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Clin Ther. 2017 Aug;39(8):1519-1536. doi: 10.1016/j.clinthera.2017.07.001. Epub 2017 Jul 25.

Progress and Works in Progress: Update on Flavivirus Vaccine Development.

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Department of Medicine, Division of Infectious Diseases, University of North Carolina, Chapel Hill, North Carolina. Electronic address:
Department of Microbiology and Immunology, University of North Carolina, Chapel Hill, North Carolina.


Most areas of the globe are endemic for at least one flavivirus, putting billions at risk for infection. This diverse group of viral pathogens causes a range of manifestations in humans from asymptomatic infection to hemorrhagic fever to encephalitis to birth defects and even death. Many flaviviruses are transmitted by mosquitos and have expanded in geographic distribution in recent years, with dengue virus being the most prevalent, infecting approximately 400 million people each year. The explosive emergence of Zika virus in Latin America in 2014 refocused international attention on this medically important group of viruses. Meanwhile, yellow fever has caused major outbreaks in Africa and South America since 2015 despite a reliable vaccine. There is no vaccine for Zika yet, and the only licensed dengue vaccine performs suboptimally in certain contexts. Further lessons are found when considering the experience with Japanese encephalitis virus, West Nile virus, and tickborne encephalitis virus, all of which now have protective vaccination in human or veterinary populations. Thus, vaccination is a mainstay of public health strategy for combating flavivirus infections; however, numerous challenges exist along the path from development to delivery of a tolerable and effective vaccine. Nevertheless, intensification of investment and effort in this area holds great promise for significantly reducing the global burden of disease attributable to flavivirus infection.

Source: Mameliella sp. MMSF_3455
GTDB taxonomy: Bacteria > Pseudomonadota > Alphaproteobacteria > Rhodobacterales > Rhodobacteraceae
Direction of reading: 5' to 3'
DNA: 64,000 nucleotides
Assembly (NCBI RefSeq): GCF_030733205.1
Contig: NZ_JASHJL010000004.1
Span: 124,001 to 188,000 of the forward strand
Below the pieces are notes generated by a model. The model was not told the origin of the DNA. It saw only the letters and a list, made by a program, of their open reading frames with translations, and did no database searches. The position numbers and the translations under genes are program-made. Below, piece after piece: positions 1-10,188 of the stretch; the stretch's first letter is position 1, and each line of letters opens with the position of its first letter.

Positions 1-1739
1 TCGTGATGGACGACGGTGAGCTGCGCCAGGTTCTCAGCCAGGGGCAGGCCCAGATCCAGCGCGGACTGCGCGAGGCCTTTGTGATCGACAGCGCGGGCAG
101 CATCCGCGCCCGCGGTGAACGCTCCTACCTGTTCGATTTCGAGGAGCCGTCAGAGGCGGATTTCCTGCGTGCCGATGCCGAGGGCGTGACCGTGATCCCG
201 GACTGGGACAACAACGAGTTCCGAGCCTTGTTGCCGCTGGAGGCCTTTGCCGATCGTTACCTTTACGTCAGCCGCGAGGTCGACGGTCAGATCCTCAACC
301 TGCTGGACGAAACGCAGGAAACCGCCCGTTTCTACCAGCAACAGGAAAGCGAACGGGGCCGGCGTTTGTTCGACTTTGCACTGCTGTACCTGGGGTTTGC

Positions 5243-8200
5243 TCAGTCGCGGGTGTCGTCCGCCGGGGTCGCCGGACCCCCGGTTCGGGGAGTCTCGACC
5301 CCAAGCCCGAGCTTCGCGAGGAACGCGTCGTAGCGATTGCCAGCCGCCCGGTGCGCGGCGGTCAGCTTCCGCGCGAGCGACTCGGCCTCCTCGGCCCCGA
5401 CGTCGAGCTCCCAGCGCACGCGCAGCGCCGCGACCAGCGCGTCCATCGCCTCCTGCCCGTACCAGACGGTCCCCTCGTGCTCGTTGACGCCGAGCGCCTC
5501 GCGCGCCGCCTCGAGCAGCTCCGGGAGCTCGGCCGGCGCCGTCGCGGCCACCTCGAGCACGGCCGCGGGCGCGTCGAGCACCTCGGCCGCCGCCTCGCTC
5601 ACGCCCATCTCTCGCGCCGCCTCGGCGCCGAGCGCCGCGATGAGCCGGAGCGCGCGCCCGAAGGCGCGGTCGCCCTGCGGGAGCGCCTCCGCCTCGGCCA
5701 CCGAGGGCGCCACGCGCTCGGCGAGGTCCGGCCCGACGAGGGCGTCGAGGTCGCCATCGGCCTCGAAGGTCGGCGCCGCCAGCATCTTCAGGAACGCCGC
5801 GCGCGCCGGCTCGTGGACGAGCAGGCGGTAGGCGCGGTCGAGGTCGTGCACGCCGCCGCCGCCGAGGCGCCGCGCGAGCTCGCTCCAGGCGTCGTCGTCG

Zika; dengue; flavivirus; immunization; immunologic memory; vaccine development

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